Monday, November 27, 2006

'Campaigning on the rates' controversy erupts in the Bay.

A big story in Saturdays Herald Express accuses local Lib Dems of funding their MP's election campaign out of a fixed levy of their council allowances; evidently outraging the new editor and causing a flurry of phonecalls and emails to yours truly from irate residents (one of whom claims to be a Lib Dem voter) all angry that we Conservatives may have been disadvantaged in the election as a result.

As it happens I don't think that the amounts involved would have had a significant effect on the election result but the principle at stake is very clear.

I don’t think many people have any idea the extent to which politics is already funded by the taxpayer. The costs of running Parliament have tripled since 1997 mainly as a result of a massive hike in the allowances MP's can claim for 'constituency support'.

Most MP’s intentionally or otherwise find a large chunk of their costs allowances finds its way to benefit their constituency organisation; for instance by renting offices or employing activists as researchers. Our own MP employs a grand total of five staff including his wife and two prominant Lib dem councillors. They are employed work exclusively on non-political constituency business while they are being paid from his allowances; but presumably can do what they like the rest of the time.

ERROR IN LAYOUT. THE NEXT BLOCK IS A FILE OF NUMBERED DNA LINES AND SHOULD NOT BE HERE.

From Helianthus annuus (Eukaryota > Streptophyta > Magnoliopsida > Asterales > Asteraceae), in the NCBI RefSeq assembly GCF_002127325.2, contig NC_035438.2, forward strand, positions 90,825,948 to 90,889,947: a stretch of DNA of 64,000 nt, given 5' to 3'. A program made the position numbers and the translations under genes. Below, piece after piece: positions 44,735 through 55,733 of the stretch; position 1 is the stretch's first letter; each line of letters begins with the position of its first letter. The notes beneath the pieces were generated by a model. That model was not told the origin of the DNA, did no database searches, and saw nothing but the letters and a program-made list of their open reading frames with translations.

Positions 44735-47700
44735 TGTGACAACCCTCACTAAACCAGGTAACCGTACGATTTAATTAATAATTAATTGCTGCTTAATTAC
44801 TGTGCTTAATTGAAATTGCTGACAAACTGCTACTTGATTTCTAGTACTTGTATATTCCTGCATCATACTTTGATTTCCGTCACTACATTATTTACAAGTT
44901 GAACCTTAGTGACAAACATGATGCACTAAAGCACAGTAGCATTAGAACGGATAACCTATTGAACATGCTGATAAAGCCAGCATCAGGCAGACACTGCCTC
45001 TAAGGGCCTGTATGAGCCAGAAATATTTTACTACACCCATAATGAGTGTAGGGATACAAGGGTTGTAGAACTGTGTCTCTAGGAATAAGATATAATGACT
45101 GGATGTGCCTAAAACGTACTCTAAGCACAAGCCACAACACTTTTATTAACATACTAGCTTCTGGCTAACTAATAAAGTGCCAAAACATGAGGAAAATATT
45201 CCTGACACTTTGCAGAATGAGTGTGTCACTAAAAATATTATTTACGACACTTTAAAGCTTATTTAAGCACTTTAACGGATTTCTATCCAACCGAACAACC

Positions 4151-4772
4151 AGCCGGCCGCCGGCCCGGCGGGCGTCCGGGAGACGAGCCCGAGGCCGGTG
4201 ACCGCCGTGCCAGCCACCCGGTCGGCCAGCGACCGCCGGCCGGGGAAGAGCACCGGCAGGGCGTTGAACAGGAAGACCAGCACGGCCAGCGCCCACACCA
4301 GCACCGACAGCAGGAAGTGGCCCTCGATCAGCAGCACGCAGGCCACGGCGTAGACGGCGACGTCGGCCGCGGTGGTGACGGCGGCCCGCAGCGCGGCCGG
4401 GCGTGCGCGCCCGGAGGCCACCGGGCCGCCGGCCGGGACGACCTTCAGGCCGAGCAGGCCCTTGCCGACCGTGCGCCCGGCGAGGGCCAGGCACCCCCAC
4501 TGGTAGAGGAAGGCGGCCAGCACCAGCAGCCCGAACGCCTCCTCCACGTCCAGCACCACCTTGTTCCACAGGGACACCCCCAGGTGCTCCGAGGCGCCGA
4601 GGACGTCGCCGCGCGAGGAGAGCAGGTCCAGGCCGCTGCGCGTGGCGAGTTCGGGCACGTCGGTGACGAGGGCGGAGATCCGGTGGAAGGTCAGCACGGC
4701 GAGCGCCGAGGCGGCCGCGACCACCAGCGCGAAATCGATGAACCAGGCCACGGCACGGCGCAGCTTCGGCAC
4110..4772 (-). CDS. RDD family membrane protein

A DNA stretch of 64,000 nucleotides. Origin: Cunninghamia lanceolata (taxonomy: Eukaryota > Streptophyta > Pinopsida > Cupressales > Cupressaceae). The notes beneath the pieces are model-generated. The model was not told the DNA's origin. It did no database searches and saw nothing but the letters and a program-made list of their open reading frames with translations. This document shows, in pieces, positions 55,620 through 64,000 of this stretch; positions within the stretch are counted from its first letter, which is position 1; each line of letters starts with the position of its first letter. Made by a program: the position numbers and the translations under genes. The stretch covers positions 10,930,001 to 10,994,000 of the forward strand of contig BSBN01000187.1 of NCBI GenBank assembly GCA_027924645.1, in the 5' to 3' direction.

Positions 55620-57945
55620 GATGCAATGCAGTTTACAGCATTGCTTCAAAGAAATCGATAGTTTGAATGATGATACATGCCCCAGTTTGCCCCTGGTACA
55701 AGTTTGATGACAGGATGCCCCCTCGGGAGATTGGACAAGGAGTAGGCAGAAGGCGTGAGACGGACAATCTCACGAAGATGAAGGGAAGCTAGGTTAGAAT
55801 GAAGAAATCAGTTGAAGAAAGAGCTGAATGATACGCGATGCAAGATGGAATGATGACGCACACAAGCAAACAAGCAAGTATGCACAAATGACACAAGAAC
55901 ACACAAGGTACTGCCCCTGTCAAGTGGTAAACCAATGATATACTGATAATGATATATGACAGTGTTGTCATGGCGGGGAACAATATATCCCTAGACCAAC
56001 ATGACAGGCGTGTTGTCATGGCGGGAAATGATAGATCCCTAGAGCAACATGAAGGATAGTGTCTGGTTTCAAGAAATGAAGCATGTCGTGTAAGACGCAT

Mr Sanders suffered from the lowest turnout on record at the last election in spite of record expenses and spending on support voter turnout at an all time low suggests that customer satisfaction with MPs has not benefited from the largesse of the Government.

Now we learn that Lib Dem councillors here in the bay are being forced to donate a fixed % of their allowances (paid out by council tax payers) to their party organisation (an incentive for councillors and their party to increase their allowances if ever there was one).

So although our MPs total costs easily exceed £1,000,000 each Parliament and now we learn that he needs council taxpayer’s money as well.

Aren't the already significant benefits of being the sitting Member of Parliament able to turn up to coffee mornings and dinners enough for the local Lib Dems to raise their campaigning cash though fundraising, as we do?

Apparently not.

Friday, November 24, 2006

Thursday evenings Conservative Future meeting.

I doubt the Devon Dumpling will ever forget this lot....

There are other pictures on my camera too torrid to show.

I am accepting 'political donations' from anyone else who doesn't want their pictures published. Sadly Claire did not come up with enough to prevent me showing her about to eat her hand:

Wednesday, November 22, 2006

Is Torbay to be the new 'Monte Carlo' or another 'Las Vegas'?

Went to a very interesting debate last night with Mayor Nick Bye and Civic Society leader Ian Handford slugging it between them the question of whether Torbay needs a new 'super Casino'.

The audience were almost exclusively drawn from the congregation of St Matthias church and so it was clear from the off that they were unlikely to be persuaded by Nicks argument that Torbay needs to meet the needs of visitors and provide a wider range of leisure activities than it does at the moment.